• 12. Re: Weird Pulldown
                                Rick Gerard Adobe Community Professional & MVP

                                The system used to transfer the film to tape didn't add a frame or anything fancy. All that happened was that a camera was pointed at a wall, the projector was started then the speed control on the projector was turned until the film stopped flickering in the viewfinder and they pressed record. The blended frames you see are just two frames of film that were captured by one frame of video. Somewhere in the process of capturing the VHS to DV you lost the fields.


                                Also, I don't think you completely understand the workings of a 24P dvd... Unless you have a digital connection to a digital monitor through a DVD player that will truly output 24p video to a monitor that will truly play 24P video you'll get 3:2 pull down introduced by the DVD player through the component or composite video connection to the monitor. Stepping through the DVD a frame at a time won't give you clean frames on every frame unless all the ducks line up perfectly. Even if you remove the blended frames, you'll end up with some missing moments in time where the action jumps. If the DVD/Monitor connection is through composite video then you'll end up with a bunch of mushed together frames because the DVD player must introduce a pulldown scheme to deliver composite or component video because composite or component video always runs at 29.97 fps with fields. There's no other way to get the signal to work.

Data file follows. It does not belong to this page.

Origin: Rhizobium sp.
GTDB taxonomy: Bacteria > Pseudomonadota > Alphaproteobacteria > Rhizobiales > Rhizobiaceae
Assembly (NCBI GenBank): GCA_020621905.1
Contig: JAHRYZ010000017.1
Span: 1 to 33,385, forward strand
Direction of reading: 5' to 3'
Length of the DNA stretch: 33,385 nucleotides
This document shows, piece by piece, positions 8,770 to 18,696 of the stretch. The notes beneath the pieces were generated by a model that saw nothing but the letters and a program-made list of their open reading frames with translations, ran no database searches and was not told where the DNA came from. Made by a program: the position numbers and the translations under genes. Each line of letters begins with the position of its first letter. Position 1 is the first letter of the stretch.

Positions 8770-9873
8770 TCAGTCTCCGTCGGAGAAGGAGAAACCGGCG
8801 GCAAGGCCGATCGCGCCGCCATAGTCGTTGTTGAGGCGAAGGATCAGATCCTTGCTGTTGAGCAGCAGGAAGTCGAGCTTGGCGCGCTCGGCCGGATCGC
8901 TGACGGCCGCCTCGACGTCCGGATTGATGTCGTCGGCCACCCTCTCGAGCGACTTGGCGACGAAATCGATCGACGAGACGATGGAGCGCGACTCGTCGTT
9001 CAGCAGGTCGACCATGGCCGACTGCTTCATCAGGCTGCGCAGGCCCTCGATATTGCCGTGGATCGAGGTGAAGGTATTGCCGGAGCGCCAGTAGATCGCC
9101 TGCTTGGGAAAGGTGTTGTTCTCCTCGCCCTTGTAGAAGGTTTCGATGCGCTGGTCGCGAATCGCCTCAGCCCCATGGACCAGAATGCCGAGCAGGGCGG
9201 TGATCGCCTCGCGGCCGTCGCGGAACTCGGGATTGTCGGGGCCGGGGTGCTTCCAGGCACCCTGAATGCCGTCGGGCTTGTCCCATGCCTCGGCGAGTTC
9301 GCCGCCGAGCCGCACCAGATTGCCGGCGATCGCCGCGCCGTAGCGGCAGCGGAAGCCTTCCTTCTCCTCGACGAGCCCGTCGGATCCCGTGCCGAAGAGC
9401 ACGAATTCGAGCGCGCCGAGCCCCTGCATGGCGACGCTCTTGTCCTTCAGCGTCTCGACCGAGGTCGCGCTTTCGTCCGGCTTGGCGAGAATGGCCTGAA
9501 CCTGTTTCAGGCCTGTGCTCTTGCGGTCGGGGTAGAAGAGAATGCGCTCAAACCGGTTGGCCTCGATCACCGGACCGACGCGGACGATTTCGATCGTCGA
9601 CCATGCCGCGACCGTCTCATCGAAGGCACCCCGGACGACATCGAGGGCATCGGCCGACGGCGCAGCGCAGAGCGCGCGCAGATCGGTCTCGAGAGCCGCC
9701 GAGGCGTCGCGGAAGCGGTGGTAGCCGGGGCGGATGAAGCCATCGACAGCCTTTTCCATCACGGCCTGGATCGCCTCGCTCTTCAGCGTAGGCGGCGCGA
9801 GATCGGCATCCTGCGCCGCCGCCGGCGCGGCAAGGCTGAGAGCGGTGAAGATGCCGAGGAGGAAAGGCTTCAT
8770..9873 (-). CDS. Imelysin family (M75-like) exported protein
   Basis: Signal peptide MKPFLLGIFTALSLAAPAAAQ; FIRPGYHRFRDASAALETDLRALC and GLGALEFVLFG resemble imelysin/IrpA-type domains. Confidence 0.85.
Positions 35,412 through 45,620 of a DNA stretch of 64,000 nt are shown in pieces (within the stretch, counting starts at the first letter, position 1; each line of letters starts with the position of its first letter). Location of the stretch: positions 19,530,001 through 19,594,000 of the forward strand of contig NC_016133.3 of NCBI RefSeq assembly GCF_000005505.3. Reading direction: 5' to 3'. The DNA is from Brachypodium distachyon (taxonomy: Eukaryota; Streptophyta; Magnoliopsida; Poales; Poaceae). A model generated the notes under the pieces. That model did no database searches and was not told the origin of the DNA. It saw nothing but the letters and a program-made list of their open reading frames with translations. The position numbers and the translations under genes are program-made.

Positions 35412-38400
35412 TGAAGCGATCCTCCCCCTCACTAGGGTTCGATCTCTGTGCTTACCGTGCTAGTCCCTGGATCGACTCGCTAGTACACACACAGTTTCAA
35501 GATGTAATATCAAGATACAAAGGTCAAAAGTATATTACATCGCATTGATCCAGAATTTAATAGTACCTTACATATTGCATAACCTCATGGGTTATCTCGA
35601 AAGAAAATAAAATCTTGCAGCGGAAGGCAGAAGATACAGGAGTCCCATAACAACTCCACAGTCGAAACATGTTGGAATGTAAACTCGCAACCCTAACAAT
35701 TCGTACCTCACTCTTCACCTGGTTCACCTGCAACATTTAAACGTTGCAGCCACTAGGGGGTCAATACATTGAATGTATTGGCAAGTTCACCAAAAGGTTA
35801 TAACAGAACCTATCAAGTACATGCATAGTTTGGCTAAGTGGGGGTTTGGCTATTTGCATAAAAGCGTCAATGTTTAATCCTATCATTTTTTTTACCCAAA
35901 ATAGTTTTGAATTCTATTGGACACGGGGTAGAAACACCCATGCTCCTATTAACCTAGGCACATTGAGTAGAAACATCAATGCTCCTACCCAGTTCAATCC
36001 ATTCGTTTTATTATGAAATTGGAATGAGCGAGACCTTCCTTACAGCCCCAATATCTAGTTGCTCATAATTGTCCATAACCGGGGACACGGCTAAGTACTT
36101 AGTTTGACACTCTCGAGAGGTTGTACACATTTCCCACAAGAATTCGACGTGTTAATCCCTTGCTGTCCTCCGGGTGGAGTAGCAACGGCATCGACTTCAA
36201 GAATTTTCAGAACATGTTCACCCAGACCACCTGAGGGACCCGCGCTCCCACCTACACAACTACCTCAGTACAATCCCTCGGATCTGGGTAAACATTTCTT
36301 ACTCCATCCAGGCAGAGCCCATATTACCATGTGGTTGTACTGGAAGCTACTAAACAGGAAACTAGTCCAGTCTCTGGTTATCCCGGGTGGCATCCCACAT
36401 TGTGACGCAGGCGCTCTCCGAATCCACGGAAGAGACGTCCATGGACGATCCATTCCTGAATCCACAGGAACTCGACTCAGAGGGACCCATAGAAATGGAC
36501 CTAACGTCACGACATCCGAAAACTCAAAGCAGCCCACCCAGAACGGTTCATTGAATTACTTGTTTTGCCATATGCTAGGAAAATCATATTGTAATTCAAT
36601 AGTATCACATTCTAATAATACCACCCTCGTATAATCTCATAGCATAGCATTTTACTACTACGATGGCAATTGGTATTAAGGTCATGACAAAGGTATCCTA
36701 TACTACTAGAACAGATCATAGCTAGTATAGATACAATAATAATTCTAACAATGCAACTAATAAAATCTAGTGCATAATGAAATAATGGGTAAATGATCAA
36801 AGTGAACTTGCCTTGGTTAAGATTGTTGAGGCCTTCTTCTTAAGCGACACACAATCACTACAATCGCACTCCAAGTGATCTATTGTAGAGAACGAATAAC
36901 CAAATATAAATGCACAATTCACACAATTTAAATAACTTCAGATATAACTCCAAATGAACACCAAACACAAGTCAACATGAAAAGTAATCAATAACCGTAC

The best thing you could do to this video would be to render it out as 30P (don't introduce fields) and leave it alone. This will give more original frames, keep the speed close to the original projected speed, and any DVD player / monitor combination will give you fill frames.


                                There's also a flaw in the time shift solution. When you play at 80% that means that each frame lasts 80% of the normal time. It's only a matter of time before you get a blended frame. With frame blending turned off you'll get one or the other rather than a blended one, but the odds are against you for an easy solution. All you're doing is cramming more frames into less time, you're not mathematically skipping every 5th frame. The math isn't completely accurate either. The speed would be 5/6 or 83.33333%.


                                If it were my project, and I'm a real perfectionist, I'd make the picture look as good as I could, then render out a lossless (Animation Codec) or nearly lossless (PJPEG) compressed movie, drop it in my DVD authoring program, build a nice menu, and render out for 30P DVD. Your class mates will love you for it and be amazed. All the fussing trying to get the mushed frames out of the show won't buy you a thing.

                                • 13. Re: Weird Pulldown
                                  RGPatt Level 1

                                  Now as I step through it I can see the drift and I believe I understand the source of my problem.  It is a film to video transfer setup which involves a 16mm projector, a small rear projection screen and a video camera.  I can remember when these were often used for transferring home movies.  I'm a little surprised by how much drift there is, but obviously such a set up did not use a sophisticated projector, so who knows how fast it was really running. There was never any sound track to use in judging the quality of the transfer.